Written by a Nigerian African trained in missionary schools, this novel tells quietly the story of a brave man, Okonkwo, whose life has absolute validity in terms of his culture, and who exercises his prerogative as a warrior, father, and husband with unflinching single mindedness. But into the complex Nigerian village filters the teachings of strangers, teachings so alien to the tribe, that resistance is impossible. One must distinguish a force to be able to oppose it, and to most, the talk of Christian salvation is no more than the babbling of incoherent children. Still, with his guns and persistence, the white man, amoeba-like, gradually absorbs the native culture and in despair, Okonkwo, unable to withstand the corrosion of what he, alone, understands to be the life force of his people, hangs himself. In the formlessness of the dying culture, it is the missionary who takes note of the event, reminding himself to give Okonkwo's gesture a line or two in his work, The Pacification of the Primitive Tribes of the Lower Niger.

This book sings with the terrible silence of dead civilizations in which once there was valor.

Pub Date: Jan. 23, 1958

ISBN: 0385474547

Page Count: 207

Publisher: McDowell, Obolensky

Review Posted Online: April 23, 2013

Kirkus Reviews Issue: Jan. 1, 1958

Did you like this book?

No Comments Yet

Rather than settle for a coming-of-age or travails-of-immigrants story, Hosseini has folded them both into this searing...

THE KITE RUNNER

Here’s a real find: a striking debut from an Afghan now living in the US. His passionate story of betrayal and redemption is framed by Afghanistan’s tragic recent past.

Moving back and forth between Afghanistan and California, and spanning almost 40 years, the story begins in Afghanistan in the tranquil 1960s. Our protagonist Amir is a child in Kabul. The most important people in his life are Baba and Hassan. Father Baba is a wealthy Pashtun merchant, a larger-than-life figure, fretting over his bookish weakling of a son (the mother died giving birth); Hassan is his sweet-natured playmate, son of their servant Ali and a Hazara. Pashtuns have always dominated and ridiculed Hazaras, so Amir can’t help teasing Hassan, even though the Hazara staunchly defends him against neighborhood bullies like the “sociopath” Assef. The day, in 1975, when 12-year-old Amir wins the annual kite-fighting tournament is the best and worst of his young life. He bonds with Baba at last but deserts Hassan when the latter is raped by Assef. And it gets worse. With the still-loyal Hassan a constant reminder of his guilt, Amir makes life impossible for him and Ali, ultimately forcing them to leave town. Fast forward to the Russian occupation, flight to America, life in the Afghan exile community in the Bay Area. Amir becomes a writer and marries a beautiful Afghan; Baba dies of cancer. Then, in 2001, the past comes roaring back. Rahim, Baba’s old business partner who knows all about Amir’s transgressions, calls from Pakistan. Hassan has been executed by the Taliban; his son, Sohrab, must be rescued. Will Amir wipe the slate clean? So he returns to the hell of Taliban-ruled Afghanistan and reclaims Sohrab from a Taliban leader (none other than Assef) after a terrifying showdown. Amir brings the traumatized child back to California and a bittersweet ending.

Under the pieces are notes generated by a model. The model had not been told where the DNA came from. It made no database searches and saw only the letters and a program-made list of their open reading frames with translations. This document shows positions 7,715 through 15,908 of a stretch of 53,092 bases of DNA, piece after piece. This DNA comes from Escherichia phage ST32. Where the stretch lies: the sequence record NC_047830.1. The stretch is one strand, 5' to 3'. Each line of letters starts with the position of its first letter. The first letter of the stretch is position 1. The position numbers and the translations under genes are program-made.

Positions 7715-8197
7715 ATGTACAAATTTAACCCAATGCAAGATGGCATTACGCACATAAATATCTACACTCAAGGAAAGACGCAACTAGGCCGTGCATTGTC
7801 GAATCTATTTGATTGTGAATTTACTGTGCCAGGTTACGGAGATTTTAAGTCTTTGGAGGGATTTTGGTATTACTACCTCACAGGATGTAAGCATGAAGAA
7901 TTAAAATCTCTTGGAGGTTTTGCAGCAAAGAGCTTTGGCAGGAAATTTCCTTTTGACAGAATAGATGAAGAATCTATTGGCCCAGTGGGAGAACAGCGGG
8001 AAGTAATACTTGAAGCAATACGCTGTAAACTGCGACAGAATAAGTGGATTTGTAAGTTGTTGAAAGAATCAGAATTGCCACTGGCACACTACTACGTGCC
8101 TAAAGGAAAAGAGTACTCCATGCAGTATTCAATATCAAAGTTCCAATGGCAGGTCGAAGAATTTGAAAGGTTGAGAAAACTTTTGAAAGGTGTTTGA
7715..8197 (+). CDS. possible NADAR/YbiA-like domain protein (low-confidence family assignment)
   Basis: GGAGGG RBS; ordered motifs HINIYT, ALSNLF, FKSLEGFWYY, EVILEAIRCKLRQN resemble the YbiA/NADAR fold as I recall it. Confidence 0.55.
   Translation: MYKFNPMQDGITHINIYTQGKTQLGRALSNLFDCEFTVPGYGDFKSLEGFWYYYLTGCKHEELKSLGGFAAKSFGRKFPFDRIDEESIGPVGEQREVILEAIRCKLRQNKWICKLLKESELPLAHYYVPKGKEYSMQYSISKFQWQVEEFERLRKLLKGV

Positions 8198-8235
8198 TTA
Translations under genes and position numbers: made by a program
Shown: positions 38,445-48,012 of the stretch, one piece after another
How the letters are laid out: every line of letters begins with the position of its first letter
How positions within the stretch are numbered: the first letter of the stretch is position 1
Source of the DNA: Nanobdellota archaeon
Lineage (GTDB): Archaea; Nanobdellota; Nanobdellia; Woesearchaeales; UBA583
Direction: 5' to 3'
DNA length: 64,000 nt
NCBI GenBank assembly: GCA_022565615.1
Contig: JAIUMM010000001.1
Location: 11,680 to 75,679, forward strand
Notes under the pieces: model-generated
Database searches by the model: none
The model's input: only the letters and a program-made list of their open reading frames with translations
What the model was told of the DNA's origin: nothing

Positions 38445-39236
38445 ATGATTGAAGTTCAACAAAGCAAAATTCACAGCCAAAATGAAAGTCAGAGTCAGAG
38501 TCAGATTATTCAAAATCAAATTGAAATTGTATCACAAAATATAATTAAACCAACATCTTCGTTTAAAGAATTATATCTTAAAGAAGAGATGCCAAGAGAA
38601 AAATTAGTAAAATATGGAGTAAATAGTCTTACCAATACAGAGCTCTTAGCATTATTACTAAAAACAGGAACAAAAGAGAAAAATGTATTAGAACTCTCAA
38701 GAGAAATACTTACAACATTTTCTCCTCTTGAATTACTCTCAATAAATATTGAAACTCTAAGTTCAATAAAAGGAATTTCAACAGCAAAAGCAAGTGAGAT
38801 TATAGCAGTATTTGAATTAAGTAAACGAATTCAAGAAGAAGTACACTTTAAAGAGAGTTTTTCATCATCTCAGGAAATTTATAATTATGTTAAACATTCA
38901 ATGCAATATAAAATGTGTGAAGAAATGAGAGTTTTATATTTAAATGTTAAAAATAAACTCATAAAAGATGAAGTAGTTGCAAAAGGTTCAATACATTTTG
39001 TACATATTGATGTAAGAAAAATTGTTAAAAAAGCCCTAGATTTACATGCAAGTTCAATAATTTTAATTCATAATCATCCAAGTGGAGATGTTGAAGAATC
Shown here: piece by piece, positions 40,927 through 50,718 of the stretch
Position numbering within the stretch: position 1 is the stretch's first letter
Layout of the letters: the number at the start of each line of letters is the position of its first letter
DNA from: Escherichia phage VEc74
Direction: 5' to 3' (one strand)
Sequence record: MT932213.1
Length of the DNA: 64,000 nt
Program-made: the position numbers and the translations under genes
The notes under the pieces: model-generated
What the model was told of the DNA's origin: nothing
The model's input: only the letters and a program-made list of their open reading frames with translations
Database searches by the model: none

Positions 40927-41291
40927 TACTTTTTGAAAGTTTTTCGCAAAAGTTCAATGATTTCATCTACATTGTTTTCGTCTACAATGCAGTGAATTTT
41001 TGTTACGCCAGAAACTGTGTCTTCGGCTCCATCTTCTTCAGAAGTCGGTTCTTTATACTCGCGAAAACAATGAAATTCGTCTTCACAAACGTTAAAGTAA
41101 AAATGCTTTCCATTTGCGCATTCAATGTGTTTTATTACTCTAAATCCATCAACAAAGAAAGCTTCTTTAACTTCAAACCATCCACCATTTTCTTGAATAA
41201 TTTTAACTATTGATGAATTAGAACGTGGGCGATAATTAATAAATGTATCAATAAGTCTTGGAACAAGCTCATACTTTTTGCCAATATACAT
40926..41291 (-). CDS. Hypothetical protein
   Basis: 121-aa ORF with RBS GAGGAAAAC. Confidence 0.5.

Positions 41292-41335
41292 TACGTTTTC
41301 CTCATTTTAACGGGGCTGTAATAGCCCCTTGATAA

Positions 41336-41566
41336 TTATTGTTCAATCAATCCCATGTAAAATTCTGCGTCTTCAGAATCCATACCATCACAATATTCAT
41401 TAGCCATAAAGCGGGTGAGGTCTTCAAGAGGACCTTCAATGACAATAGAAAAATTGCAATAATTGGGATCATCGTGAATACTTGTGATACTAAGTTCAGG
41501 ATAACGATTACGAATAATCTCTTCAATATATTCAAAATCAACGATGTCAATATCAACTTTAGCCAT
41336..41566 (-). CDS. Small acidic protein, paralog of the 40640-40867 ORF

Rather than settle for a coming-of-age or travails-of-immigrants story, Hosseini has folded them both into this searing spectacle of hard-won personal salvation. All this, and a rich slice of Afghan culture too: irresistible.

Pub Date: June 2, 2003

ISBN: 1-57322-245-3

Page Count: 368

Publisher: Riverhead

Review Posted Online: May 20, 2010

Kirkus Reviews Issue: May 1, 2003

Did you like this book?

more